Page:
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"Gerhart has written an interesting book that at times makes Mrs. Bush seem a modern version of those nineteenth-century Edith Wharton wives, finding their own rich private lives amid the hard conventions of marriage and motherhood."
— The New York Times Book Review
"The Perfect Wife is an admiring, sympathetic account of why Laura Bush is so darn nice."
— The Washingtonian
"We may have to wait until history loosens lips to learn how much influence Laura Bush has in the White House. Meanwhile, Gerhart has made a good start at introducing us to the woman behind the smiling public mask."
— USA Today
"Well-reported and perceptive...[it] is a short, breezy, guilty pleasure of a book, full of juicy quotes and anecdotes....Gerhart offers an unflinchingly clear-eyed view of her subject's foibles."
— The Washington Monthly
— The Philadelphia Inquirer
"Laura Bush is superbly defined in this new biography by Ann Gerhart. If you are one of the multitudes who have wondered what the First Lady is really like, then reading The Perfect Wife is a must. It's a wonderful book."
— Helen Thomas, Hearst newspaper columnist and author of Dateline: White House and Front Row at the White House
1. What did the title of this book, The Perfect Wife, lead you to think about this biography? Before reading the book did you presume that the author had a particular opinion of Laura Bush? What do you think of the author's opinion now? What kind of woman would you consider a "perfect wife"? Which of Laura's characteristics do you believe the author wanted to call attention to with that description?
2. The biography begins with the tragic death of Laura's classmate. Why do you think the author chose to start at that point in Laura's life? How might the accident have affected the demeanor Laura adopted in later years and the choices she made in her life?
3. The town Laura grew up in, Midland, Texas, of the 1960s, was a deeply segregated community. There were limited opportunities for minorities and for women. How do you think that environment affected Laura Bush? Think about the schools she chose to teach in as well as her choice of career. Also, how do you think her childhood impressions of marriage and the roles of women affect her relationship with George as her husband and as President? To what extent do you believe she adopted the attitudes modeled for her in her childhood, and to what extent has she charted a new course for herself?
4. The author notes that Laura gave up her teaching career when she married George. She also quotes Margaret LaMontagne Spellings, Bush's domestic policy adviser, who offered this observation: "Mrs. Bush discovered the power of her office allowed her to do good and fulfill some of her career goals" (125). What do you think Laura's career goals were? How do you think she balanced the choices that so many women have to make between having a family and having a career?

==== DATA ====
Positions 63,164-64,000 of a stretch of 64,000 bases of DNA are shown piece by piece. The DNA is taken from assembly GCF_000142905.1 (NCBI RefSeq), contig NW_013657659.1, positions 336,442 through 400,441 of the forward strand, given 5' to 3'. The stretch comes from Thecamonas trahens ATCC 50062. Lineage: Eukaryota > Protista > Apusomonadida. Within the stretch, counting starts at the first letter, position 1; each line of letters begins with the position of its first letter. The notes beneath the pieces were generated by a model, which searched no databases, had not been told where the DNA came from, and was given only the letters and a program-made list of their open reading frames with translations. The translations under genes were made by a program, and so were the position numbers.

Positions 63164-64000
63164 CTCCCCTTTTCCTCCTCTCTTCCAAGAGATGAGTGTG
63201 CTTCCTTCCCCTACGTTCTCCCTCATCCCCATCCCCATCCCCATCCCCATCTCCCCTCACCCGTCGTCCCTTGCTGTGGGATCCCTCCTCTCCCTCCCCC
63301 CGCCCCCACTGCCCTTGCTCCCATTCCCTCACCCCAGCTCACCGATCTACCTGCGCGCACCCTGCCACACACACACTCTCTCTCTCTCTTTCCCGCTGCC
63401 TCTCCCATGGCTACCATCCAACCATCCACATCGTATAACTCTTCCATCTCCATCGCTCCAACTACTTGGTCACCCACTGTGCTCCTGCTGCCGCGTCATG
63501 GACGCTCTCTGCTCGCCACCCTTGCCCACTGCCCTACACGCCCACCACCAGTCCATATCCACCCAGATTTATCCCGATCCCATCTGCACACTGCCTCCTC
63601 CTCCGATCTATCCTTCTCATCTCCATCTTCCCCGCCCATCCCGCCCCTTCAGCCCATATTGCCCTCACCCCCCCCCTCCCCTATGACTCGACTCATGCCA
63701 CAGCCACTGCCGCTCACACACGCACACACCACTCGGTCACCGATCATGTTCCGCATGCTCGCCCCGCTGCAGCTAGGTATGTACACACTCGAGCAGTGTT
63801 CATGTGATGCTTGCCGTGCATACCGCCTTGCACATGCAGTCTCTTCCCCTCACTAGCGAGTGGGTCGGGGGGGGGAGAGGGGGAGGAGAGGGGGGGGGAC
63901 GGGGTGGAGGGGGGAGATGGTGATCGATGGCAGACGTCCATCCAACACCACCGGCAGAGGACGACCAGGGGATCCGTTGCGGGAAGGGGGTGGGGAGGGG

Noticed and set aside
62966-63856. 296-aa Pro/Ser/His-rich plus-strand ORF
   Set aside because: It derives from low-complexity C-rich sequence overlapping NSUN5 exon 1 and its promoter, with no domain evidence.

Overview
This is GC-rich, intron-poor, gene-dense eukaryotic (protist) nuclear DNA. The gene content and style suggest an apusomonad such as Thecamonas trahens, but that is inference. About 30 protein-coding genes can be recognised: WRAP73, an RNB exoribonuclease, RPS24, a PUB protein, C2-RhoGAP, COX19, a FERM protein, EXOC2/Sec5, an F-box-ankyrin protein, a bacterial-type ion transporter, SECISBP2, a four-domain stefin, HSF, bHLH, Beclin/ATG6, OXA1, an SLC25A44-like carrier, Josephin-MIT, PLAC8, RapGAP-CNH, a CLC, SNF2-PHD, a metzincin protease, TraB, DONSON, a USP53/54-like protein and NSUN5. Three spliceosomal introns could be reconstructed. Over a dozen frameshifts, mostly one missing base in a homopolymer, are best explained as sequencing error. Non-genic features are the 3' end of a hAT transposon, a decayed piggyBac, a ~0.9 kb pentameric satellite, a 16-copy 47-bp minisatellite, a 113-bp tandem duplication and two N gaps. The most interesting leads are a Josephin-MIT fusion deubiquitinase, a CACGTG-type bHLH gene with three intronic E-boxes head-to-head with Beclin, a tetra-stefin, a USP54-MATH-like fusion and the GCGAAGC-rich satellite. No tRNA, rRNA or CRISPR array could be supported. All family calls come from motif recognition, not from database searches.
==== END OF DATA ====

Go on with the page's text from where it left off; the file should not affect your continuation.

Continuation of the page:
5. There are many advantages to being First Lady, and many handicaps as well. What opportunities did the role open up for Laura? Where do you think she found personal satisfaction in her husband's first-term? On the other hand, what aspects of her being First Lady might prevent her from doing all she might wish? How do her image (and the image of the President), political necessities, and the expectations of the American public all affect the projects she undertakes and the way she exercises her influence?
6. Similarly, do you think Laura inhabits the role of First Lady comfortably? Could she, if she chose, take greater advantage of her position? Or is she hampered by its conflicting demands? Ideally, what do think the role of the First Lady should be? How do you think her experience compares to that of other First Ladies?
7. The Perfect Wife is a biography of Laura Bush, however, the author gives us fleeting glimpses of President Bush as well. Do you think the sparse information about George is enough to show his impact on her life? In other words, is it possible to study Laura without studying George? How much of an effect do they have on each other?
8. Throughout this biography Laura is described as a talented homemaker. She can literally make a "home" out of a house in one weekend. Think about the homes she's lived in, from the house on Humble Avenue to her first house with George to the Crawford ranch and the White House. How do each of these places, particularly the ranch, reflect her character?
9. The author says of Laura as First Lady, "She is stubbornly protective of the small zone of privacy afforded her in this country's most visible role for a woman" (xi). What parts of herself and her family does Laura guard, and why?
10. Laura has been protective of her twin daughters ever since her troubled pregnancy. The author describes her as doting, even permissive, mother. How did you react to Laura's style of mothering? Do you think the decisions she has made regarding Barbara and Jenna reflect her own character?
11. How successfully do you think the author penetrated the more personal aspects of Laura's life? What techniques does she use to shed light on matters Laura does not discuss? Do her insights seem on the mark, or far-fetched?
12. Reading the biography, did you get the impression that the author had a political agenda? Did you notice any obvious bias or prejudice, or was her work an objective account of Laura's life so far?
Posted March 15, 2009
No text was provided for this review.
Posted January 11, 2011
No text was provided for this review.